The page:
“This is some s**t you go and pick your homie up from jail with,” Aminé announces to open Limbo, his second studio album. What follows reflects a wide-ranging version of the Portland rapper—at once introspective and lighthearted, weighty confessionals alongside freewheeling levity. It effectively captures the state suggested by its title, the messy, complicated, and triumphant glory of a quarter-life crisis. Of course romance is the primary recurring theme, because what is the heart if not life's greatest limbo.
“Can't Decide” captures the indecision of situationships and those in-between states of maybe friends, maybe more, while “Riri” is a wounded survey of lost loves that manages to not sound wounded at all (and brims with pop culture references to boot). The silken “Easy” is a duet with Summer Walker about making it work even and especially when times are difficult. Elsewhere, he offers a show of maternal gratitude on “Mama” (“You're the only woman in my life who makes me smile,” he croons in falsetto), and conversely, “Fetus” wrestles with the prospect of parenthood and all that comes with it. Album closer “My Reality” pauses to breathe in all that life has brought to the rapper and exhales as a resounding thank-you.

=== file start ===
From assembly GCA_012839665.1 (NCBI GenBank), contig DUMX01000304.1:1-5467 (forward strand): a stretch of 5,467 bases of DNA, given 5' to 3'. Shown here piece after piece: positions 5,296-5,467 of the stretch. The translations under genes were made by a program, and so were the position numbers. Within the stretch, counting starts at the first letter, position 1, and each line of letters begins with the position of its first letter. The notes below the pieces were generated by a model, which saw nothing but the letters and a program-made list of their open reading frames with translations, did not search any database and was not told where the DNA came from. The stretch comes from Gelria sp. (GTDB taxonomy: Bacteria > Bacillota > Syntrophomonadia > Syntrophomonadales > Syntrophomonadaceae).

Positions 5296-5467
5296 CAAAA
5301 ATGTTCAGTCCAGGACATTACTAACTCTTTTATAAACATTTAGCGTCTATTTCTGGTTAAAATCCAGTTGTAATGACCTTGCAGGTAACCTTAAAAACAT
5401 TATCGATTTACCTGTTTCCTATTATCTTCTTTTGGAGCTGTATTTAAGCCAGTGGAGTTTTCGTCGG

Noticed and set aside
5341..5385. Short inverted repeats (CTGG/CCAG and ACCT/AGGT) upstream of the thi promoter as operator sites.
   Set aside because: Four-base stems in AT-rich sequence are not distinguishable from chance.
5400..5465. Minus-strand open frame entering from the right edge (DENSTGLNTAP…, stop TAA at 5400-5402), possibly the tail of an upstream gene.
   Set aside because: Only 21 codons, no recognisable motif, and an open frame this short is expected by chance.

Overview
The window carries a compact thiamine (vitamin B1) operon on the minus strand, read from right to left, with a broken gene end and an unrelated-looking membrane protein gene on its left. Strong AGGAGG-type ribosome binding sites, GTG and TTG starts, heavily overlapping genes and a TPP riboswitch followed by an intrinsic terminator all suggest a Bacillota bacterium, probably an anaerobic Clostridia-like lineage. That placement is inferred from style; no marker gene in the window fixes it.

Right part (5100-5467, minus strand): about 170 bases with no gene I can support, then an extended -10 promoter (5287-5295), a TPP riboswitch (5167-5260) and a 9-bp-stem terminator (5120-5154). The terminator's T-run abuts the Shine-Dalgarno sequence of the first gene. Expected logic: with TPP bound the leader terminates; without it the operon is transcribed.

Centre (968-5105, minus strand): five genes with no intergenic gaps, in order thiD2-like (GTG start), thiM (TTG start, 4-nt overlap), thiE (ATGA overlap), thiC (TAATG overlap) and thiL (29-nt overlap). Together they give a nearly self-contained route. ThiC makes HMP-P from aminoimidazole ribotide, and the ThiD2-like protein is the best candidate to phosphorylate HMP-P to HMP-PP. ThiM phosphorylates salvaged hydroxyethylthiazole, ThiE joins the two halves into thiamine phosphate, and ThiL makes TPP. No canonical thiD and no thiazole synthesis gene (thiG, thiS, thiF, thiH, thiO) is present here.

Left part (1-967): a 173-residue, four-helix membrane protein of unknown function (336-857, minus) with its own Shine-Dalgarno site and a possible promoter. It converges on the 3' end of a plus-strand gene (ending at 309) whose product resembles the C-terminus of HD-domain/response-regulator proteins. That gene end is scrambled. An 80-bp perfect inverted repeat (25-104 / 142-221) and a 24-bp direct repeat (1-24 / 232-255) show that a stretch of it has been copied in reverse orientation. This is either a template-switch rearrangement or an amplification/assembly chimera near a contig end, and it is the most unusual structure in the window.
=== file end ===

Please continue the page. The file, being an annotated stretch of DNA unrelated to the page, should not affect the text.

One of Aminé‘s greatest strengths is his versatility; he can effortlessly switch up his flows or a song's mood, going from a frenzied cadence to honeyed singing in a flash. He uses his voice as well as his production choices to build in contrast—nothing is ever too serious or flippant—and it makes for an intriguing listen that constantly pulls at the ear. At its core, Limbo is a searching album that often poses more questions than it answers, but Aminé makes the journey itself its own kind of pleasure.